Letters and emails are the simplest method of engaging with a company and available to anyone – not only shareholders. Companies are aware that if one person takes the trouble to write about a particular issue, it is likely that many others also care about it. If you can persuade others to write to the company too, your engagement is likely to have a stronger impact.
Pitch your letter at a high enough level within the company to get a useful response. This will often be the chief executive officer (CEO), chief operations officer or a senior board director with responsibility for sustainable development, corporate responsibility or community relations. When in doubt, write to the CEO.
Letters tend to work best when they directly ask the company a question or seek reassurances about the company’s actions on a particular issue. Doing this makes it
clear that you expect a reply. It gives the company a framework for its response.
When writing, any information you include needs to be strictly accurate, especially if you refer to something you believe the company has done wrong. If you lack direct evidence, write something along the lines of “We understand that you…” rather than “You did …”.
Companies tend to respond to letters, although sometimes there can be a lengthy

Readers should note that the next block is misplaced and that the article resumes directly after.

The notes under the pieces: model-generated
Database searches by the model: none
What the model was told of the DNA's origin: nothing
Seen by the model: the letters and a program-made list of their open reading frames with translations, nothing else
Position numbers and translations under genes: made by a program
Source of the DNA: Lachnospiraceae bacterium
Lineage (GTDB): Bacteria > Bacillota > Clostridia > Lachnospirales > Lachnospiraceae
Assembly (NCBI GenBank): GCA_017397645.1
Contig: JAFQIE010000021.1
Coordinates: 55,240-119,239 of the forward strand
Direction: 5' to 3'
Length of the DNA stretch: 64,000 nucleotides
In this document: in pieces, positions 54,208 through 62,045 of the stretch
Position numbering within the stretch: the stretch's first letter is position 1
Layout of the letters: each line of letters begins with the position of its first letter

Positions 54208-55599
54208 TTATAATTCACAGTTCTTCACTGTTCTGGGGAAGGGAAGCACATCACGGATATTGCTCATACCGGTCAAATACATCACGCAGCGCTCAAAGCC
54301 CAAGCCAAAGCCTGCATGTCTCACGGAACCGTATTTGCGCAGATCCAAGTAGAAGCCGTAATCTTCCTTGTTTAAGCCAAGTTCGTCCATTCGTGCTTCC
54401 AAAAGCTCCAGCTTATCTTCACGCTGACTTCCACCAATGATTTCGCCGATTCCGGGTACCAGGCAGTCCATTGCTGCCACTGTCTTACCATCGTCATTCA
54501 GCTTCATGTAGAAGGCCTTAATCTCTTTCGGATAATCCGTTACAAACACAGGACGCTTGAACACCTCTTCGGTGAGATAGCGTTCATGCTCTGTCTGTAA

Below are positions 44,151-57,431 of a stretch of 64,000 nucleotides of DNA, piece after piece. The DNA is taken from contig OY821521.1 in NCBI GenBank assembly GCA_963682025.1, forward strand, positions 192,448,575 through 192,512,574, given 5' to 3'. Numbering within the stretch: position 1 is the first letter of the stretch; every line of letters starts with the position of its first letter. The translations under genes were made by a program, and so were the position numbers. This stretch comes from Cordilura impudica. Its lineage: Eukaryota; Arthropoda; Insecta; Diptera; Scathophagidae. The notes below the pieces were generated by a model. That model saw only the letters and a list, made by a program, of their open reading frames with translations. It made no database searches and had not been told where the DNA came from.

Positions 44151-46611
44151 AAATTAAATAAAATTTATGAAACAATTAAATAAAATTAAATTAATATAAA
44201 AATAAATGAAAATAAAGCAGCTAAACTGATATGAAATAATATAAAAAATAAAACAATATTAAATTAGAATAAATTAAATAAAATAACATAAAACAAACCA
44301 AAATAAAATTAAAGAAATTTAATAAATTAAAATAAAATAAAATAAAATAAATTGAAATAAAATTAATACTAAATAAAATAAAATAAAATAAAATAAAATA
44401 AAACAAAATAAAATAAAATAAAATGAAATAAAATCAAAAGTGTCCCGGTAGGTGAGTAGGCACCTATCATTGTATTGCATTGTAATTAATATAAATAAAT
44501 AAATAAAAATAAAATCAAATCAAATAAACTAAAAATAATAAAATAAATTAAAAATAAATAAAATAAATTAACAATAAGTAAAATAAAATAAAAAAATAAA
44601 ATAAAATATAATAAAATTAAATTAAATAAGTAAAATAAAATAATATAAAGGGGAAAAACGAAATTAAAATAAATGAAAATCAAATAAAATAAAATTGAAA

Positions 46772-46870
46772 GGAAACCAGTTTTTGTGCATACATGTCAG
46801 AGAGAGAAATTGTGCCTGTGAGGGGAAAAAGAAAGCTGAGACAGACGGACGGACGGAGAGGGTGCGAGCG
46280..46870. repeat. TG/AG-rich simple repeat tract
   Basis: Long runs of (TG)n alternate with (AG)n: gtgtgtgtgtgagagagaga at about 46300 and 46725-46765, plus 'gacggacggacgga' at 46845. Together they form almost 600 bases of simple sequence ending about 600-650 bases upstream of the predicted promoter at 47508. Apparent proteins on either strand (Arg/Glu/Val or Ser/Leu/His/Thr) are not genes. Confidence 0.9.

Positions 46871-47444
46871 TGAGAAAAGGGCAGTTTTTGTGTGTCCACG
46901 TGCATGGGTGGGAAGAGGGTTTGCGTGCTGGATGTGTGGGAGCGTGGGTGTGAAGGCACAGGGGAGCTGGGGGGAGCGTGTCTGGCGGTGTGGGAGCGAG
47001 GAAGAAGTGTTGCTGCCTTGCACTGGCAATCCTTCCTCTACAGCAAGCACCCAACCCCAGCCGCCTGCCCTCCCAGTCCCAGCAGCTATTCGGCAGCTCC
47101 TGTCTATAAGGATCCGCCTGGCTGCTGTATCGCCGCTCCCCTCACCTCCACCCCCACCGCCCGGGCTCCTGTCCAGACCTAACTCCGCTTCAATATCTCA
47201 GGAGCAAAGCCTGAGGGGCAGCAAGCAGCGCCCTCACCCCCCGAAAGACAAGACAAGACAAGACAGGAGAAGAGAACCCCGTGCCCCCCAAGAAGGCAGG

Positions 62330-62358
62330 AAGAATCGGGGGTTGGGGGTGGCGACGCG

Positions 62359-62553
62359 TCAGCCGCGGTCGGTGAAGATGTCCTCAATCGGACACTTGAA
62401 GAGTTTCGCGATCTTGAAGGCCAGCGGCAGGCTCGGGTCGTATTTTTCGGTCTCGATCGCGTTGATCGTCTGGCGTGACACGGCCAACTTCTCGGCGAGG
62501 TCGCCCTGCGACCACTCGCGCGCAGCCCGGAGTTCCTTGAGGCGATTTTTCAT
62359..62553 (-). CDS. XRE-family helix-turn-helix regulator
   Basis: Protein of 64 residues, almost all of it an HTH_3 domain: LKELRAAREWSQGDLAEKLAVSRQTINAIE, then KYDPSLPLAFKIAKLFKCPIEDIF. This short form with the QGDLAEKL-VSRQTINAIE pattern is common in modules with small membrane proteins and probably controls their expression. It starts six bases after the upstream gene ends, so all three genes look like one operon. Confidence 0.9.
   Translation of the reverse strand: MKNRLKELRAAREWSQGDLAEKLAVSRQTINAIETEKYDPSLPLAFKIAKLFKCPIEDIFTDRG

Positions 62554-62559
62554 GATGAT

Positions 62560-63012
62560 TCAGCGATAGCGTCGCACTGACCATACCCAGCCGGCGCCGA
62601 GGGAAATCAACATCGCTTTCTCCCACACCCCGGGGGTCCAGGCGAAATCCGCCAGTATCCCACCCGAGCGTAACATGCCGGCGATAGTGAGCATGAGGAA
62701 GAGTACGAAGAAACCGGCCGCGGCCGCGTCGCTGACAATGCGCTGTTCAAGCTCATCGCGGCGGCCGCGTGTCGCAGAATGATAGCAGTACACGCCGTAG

delay and you may have to write again to get a response. The quality of replies varies enormously. The company may send a very generalised response and not answer your question, so you may have to follow up with more detailed questions. Some companies send so much information (such as corporate responsibility and sustainability reports, project plans and corporate magazines) with their reply that it would take hours to read it all. Not all of this information will be pertinent to your concerns and it is important not to get sidetracked.
Overall, writing a letter or email is a good and relatively easy way to make contact with and get some information from a company. It ensures that there is an official and undisputable record of your dialogue, and can be done from a distance. In some instances it can also lead to other forms of engaging such as formal meetings.